The Penguins came into Game 2 looking to avoid going down 2-0 heading to Pittsburgh, and in a low scoring contest that saw the Capitals make a priority of getting back and preventing rush chances it was the Pens coming out on top with a 2-1 victory. Carl Hagelin and Eric Fehr scored the goals and Matt Murray stopped 23 of 24 the shots he faced, but the story of the game is likely to be the atrocious job of the referees. For the 2nd straight game, the officials blew an objectionable offense, giving Brooks Orpik only two minutes for interference when he went out of his way to cheapshot Olli Maatta, and Washington scored their lone goal after Kris Letang was whistled for a legal body check.
It didn't take long for the Capitals to continue their dirty play from Game 1. The Pens went on an early power play after Brooks Orpik targeted the head of Olli Maatta on a late hit in during a Pittsburgh rush, leaving Maatta down on the ice and slow to get up. Somehow, someway, the NHL's officials didn't learn from missing a blatant knee-on-knee hit from Tom Wilson on Conor Sheary and inexplicably didn't give Orpik a game misconduct. Now, it's on a largely incompetent Department of Player Safety to finally hand out justice that has been lacking in the series. Pittsburgh wouldn't score on the power play, but it would seem to jolt them into action after a sluggish start to the game.
While the Pens were able to keep the Caps from registering many shots on goal through the majority of the period, they weren't able to generate many legitimate scoring chances on the other end, working mostly from the perimeter as Washington made it a priority to collapse their defense in front of the net. Washington would get a power play late in the period after Evgeny Kuzentsov forced a Ben Lovejoy turnover in Pittsburgh's zone, and Lovejoy would take a slashing penalty as Kuznetsov drove the net. The Capitals would have several good chances on the man advantage, but Matt Murray was up to the challenge and the Penguins killed off the minor.
The teams would enter the intermission still scoreless, and the Penguins would get their second power play of the game as Matt Cullen drew a holding penalty from Kuznetsov as he drove the net. The Pens wouldn't be able to generate much of a scoring threat, and the Caps were able to kill off the Pittsburgh opportunity without much difficulty. Midway through the period the Pens would finally break through and open the scoring. Nick Bonino grabbed the puck from a board battle in the corner and took it behind the net, where he found a wide open Carl Hagelin in front who on timed the puck over Braden Holtby's shoulder to make it 1-0 Pittsburgh. They'd nearly stretch the lead to two seconds later with pressure on the crease but couldn't get the puck past Holtby.
Washington would nearly tie it moments later when Jason Chimera unleashed a shot from the left circle that beat Murray glove high on the far side that hit off the post and ricocheted away. Pittsburgh would get another chance on the man advantage after the Capitals were called for having too many men on the ice. The Penguins wouldn't be able to score on that opportunity, nor would they be able to late in the 2nd period when Taylor Chorney picked up a roughing call on Cullen in the corner. The team was unable to generate offense with the man advantage, and the inability to do so would be a big factor in keeping it a one goal game.
The Capitals would seem to get the tying goal late in the 2nd period on crazy scramble in front of the Penguins' goal, but Kuznetsov was called for goaltender interference on Murray, taking out the Pittsburgh netminder right before Nate Schmidt shot the puck into the empty net. It was immediately waved off on the ice, and the penalty gave the Pens their 5th power play opportunity of the night. They were able to do a better job of generating offensive chances, but they still were unable to get the puck in the net, and the penalty expired seconds before the clock hit 0:00 on the period. Pittsburgh would take the 1-0 lead into the second intermission, but with 4 power plays in the 2nd period they surely would have liked to have built that lead up more.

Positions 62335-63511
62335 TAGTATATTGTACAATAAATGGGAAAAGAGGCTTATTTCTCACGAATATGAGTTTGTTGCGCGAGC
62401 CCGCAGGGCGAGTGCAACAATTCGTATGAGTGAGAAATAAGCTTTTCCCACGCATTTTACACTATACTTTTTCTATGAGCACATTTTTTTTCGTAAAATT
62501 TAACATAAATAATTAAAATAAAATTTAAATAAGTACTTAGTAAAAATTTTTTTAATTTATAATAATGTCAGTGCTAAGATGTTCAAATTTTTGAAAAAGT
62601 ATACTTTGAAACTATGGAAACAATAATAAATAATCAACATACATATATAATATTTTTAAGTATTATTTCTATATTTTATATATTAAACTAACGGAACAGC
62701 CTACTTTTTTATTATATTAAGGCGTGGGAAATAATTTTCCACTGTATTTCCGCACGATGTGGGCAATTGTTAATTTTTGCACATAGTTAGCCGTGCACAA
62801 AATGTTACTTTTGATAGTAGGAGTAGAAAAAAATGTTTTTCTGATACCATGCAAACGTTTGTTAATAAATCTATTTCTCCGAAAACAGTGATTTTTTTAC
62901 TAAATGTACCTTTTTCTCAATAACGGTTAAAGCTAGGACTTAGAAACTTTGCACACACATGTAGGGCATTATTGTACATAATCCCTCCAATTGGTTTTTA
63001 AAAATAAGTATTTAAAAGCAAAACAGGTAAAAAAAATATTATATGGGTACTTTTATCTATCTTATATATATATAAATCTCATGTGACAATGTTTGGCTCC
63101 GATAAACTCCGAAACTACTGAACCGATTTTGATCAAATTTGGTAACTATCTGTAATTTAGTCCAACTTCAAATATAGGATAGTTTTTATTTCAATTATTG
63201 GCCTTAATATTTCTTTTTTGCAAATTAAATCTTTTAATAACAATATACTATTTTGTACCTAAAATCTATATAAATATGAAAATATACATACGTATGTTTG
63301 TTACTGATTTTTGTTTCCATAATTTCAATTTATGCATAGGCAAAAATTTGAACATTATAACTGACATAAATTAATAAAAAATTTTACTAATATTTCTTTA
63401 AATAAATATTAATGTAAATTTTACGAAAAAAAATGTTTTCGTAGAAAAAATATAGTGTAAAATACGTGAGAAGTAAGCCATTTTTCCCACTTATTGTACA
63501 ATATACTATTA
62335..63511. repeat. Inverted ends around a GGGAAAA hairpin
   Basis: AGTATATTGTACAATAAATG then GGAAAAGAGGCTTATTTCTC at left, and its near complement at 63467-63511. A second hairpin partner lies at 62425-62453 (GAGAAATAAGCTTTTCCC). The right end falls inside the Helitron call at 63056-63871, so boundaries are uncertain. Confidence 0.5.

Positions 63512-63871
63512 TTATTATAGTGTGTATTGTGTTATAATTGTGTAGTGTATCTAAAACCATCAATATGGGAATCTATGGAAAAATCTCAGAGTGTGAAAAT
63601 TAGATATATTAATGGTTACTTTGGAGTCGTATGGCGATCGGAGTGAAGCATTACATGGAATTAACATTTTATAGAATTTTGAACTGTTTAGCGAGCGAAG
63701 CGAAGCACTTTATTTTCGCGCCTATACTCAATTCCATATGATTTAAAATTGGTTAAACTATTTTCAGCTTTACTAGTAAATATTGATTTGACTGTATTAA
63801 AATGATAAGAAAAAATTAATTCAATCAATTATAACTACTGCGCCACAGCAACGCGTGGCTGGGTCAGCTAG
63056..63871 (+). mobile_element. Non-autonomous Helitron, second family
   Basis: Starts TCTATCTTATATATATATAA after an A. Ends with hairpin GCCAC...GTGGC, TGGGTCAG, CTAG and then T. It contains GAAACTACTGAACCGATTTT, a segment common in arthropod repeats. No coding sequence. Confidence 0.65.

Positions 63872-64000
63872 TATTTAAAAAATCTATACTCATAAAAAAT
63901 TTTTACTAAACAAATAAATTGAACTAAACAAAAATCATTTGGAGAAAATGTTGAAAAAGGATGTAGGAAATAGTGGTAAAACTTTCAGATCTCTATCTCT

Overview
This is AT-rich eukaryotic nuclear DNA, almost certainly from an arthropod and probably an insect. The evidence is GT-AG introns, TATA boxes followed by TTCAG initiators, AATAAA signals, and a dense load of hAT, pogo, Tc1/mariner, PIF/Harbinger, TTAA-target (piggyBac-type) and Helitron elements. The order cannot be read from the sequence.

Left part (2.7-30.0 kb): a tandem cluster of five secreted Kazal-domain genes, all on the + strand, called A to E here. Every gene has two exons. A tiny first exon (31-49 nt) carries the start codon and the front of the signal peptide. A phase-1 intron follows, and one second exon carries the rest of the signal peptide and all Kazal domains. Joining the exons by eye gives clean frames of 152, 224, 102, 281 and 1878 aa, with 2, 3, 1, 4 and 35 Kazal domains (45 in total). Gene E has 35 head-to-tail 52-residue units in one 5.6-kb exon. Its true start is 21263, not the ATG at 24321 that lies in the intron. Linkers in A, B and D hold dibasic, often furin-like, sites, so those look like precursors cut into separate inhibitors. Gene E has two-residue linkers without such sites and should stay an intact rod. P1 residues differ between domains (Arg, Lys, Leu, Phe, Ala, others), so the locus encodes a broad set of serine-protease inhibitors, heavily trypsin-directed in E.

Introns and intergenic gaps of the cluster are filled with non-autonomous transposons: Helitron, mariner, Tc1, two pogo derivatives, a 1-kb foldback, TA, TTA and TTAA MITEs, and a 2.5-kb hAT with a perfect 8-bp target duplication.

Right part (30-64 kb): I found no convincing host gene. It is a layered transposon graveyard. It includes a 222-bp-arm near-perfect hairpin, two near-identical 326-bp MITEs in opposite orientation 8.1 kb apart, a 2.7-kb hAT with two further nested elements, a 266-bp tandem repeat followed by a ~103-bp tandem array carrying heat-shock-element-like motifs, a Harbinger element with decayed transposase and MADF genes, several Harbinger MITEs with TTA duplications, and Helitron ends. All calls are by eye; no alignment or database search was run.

Getting the next goal would be huge for both teams, and the Capitals would be gifted a power play early in the 3rd period after Kris Letang was called for tripping when he stepped up on Nicklas Backstrom and cleanly checked him to the ice. Naturally, the Caps would capitalize when Marcus Johansson was able to poke in a loose puck sitting in the crease behind Murray. A pair of penalties, Matt Niskanen for hooking Nick Bonino and Bonino for roughing Niskanen, would open up the ice with 4-on-4 action midway through the 3rd period, but it wouldn't be enough for either side to break the tie.
Matt Murray wasn't tested much during the first two periods, but he was huge for the Penguins in the 3rd period, making save after save on good scoring chances for the Capitals to help keep the score tied. His efforts paid off with 4 and a half minutes remaining in regulation as Eric Fehr tipped in an Evgeni Malkin centering feed as Pittsburgh retook the lead 2-1. Washington would pull the goalie and get good pressure in the Pens' zone, but after a series of icings and big stops by Murray the horn sounded to give the Penguins the win.
Washington came into the game with a defense first gameplan, and it showed in the possession game as the Penguins enjoyed a score-adjusted 58.3 CF%. It was a strategy that allowed the Caps to limit the speed of the Pens in the neutral zone, but with as large of a disparity in shot attempts as there was, Washington was lucky to have been in a position to still win the game in the 3rd period. Pittsburgh now has taken the home-ice advantage, and it'll give Mike Sullivan the advantage to better get the matchups he's looking for at home as the Hagelin-Bonino-Kessel line has shown that the Penguins have the edge in forward depth.